CCRI is also developing an innovative financial instrument that recognises and rewards integration of physical climate risks in the investment decision-making process. CCRI members are working closely to structure financial instruments that will mobilise capital towards resilience. Other initiatives supported by CCRI include FAST Infra, the Coalition for Disaster Resilient Infrastructure, and the Task Force on Climate-Related Financial Disclosures to ensure close alignment for a common goal.
Fundamentally, a more accurate pricing of climate risk will create opportunities to build a network of resilient infrastructure globally, enabling us to better prevent future human and financial disasters.
Co-convened by the Global Centre on Adaptation, the World Economic Forum, the World Resources Institute, the UK Government and Willis Towers Watson, and with a growing participant base, CCRI’s membership stands at 95 institutions – including institutional investors, banks, MDBs, insurers, the State of California, and governments of Antigua and Barbuda, Australia, Canada and Jamaica – representing over US$16trn in assets.
Collaboration is at the heart of CCRI’s working groups. The ADS workstream includes 34 private and public sector organisations, collaborating to deliver outcomes in engineering, revenue impact, insurability, cost of capital and asset valuation. CCRI has also achieved impressive cross-collaboration between industries where engineers, climate data providers, credit rating agencies, asset owners and asset managers come together to bring their own views and intellectual property into discussions to advance CCRI outcomes.
Developing a methodology to quantify the economic, social and financial benefits of resilience offers a substantial and critical incentive for financial markets to embed resilience upfront. The main challenge was to mobilise support from CCRI’s founding members by presenting the high commercial potential of specific public good deliverables and, as a result, open up a new market for institutions and industries focused on climate resilience solutions.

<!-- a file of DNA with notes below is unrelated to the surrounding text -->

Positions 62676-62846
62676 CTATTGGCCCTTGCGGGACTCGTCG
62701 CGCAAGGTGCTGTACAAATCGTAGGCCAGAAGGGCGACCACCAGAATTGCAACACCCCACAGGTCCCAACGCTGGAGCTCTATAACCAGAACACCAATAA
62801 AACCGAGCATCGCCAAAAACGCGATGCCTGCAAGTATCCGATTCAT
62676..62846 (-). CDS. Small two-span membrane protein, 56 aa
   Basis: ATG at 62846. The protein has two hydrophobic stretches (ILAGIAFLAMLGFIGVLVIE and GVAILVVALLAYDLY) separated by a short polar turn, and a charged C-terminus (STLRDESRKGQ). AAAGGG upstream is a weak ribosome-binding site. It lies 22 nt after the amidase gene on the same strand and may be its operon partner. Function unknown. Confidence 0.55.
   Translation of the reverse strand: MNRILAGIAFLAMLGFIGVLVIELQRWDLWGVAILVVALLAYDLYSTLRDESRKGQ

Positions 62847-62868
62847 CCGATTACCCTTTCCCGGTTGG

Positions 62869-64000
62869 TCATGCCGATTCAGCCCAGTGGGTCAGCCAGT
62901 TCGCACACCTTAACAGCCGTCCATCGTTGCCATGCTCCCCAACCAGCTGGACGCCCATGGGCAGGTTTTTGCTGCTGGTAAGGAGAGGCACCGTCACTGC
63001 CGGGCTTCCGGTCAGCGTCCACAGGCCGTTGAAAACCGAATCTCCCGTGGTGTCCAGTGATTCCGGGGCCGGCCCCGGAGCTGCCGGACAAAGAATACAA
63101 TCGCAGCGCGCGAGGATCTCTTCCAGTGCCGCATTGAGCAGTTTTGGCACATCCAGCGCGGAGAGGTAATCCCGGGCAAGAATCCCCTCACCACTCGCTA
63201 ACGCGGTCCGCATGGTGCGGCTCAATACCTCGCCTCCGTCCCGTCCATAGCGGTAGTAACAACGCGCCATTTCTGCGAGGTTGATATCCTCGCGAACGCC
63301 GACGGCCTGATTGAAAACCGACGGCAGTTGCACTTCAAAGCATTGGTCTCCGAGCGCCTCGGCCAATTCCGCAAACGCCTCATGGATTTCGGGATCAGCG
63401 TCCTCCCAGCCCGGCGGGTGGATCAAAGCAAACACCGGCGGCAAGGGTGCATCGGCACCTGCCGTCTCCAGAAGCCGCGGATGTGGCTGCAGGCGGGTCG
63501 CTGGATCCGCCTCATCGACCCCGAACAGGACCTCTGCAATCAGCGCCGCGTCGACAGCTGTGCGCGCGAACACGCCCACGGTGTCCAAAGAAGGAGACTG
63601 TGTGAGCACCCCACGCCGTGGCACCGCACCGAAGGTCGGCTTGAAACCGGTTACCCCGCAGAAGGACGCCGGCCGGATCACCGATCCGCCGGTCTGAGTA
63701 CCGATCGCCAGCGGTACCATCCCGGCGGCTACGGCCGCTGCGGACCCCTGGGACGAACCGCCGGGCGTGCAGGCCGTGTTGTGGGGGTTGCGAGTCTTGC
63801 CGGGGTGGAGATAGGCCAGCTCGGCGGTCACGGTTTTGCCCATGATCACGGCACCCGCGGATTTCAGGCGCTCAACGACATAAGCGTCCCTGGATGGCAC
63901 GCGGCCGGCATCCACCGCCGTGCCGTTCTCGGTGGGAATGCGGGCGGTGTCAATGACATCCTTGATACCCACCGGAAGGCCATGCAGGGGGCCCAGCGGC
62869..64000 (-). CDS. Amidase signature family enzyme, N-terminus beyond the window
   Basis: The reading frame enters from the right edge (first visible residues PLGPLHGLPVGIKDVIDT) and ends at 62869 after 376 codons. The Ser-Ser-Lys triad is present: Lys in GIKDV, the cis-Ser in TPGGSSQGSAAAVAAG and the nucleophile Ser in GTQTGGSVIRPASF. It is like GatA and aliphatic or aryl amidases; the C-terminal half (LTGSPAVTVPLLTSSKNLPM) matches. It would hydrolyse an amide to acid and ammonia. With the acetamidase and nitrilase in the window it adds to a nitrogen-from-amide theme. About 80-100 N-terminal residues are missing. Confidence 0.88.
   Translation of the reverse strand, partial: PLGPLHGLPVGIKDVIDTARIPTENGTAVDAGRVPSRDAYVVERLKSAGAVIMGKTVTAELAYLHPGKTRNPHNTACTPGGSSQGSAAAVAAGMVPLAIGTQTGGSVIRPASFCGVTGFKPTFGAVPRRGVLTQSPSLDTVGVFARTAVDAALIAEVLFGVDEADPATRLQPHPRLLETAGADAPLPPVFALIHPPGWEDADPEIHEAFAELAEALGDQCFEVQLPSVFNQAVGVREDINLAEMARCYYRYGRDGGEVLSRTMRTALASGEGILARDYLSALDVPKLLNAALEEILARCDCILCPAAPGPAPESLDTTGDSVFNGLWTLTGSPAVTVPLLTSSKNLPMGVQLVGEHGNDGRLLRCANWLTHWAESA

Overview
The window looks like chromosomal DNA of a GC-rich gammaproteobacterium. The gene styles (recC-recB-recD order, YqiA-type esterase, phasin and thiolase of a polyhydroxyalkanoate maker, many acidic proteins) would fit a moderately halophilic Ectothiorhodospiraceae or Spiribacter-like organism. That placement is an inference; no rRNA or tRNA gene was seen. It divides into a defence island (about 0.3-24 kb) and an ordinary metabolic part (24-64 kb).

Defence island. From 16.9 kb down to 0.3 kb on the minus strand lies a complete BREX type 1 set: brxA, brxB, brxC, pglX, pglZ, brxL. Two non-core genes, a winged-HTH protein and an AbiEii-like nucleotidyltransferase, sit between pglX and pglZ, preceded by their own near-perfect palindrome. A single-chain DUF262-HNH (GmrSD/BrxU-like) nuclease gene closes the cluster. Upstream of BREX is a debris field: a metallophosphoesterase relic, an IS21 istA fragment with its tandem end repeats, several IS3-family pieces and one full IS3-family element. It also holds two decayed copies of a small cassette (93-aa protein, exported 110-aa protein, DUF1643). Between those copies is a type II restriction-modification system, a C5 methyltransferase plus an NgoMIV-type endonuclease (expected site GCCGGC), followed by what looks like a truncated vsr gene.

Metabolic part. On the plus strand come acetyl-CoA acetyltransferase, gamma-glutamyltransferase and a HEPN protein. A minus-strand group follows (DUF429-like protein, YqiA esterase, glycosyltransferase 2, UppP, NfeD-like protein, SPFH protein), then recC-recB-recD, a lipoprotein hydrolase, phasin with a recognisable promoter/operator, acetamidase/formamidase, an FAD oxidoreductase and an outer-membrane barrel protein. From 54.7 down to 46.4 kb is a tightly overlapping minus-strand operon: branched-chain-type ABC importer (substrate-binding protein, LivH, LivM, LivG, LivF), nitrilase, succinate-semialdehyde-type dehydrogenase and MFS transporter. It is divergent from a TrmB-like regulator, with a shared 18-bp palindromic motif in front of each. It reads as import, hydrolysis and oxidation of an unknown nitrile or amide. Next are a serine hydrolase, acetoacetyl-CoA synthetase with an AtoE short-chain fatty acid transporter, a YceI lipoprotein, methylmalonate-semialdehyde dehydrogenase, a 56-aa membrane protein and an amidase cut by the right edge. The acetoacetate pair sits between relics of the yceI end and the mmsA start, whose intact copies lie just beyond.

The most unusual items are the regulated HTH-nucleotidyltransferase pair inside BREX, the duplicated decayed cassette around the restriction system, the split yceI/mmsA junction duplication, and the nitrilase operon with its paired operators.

To create meaningful research outcomes, CCRI worked with a diverse pool of infrastructure assets representing different classes, geographies and climate hazards. A requirement for full access to engineering studies and financial data has led to confidentiality concerns of case study data providers. To mitigate such concerns, the initiative developed a MOU signed by all participants specifying how data can be used and the legal terms for breach of confidentiality.
The results achieved in the initiative to date, including evaluation of its success against the objectives; any adjustments to plans going forward; any insights learned from this project that can be applied more broadly?
CCRI’s ADS workstream, in collaboration with Mott MacDonald, has developed a physical climate risk assessment methodology that species the required climate analysis, the impact of climate hazards on the asset and the quantification of impacts on the asset’s ley performance indicators. As a result of the analysis, resilience interventions will be developed and assessed. The methodology is developed through six real case studies, to be validated through additional case studies later in the year. In future, the methodology will be published with open access.
Resilience credit quality drivers have been developed by CCRI in collaboration with S&P Market Intelligence, ratings teams and other CCRI supporters, to provide guidance on key risk factors to be considered when calculating the impact of physical climate risk in credit quality assessments of individual projects.
In CCRI’s Jamaica pilot project, systemic resilience and prioritisation tools are being developed in collaboration with the government’s Planning Institute. The tools will help jurisdictions prioritise climate resilient investments based on social and economic value. Key lessons from the project include the criticality in engaging with the right institutions to garner local stakeholder buy-in and the importance of ensuring tools are tailored to the needs of the jurisdiction and that projects contribute to long-term capacity building.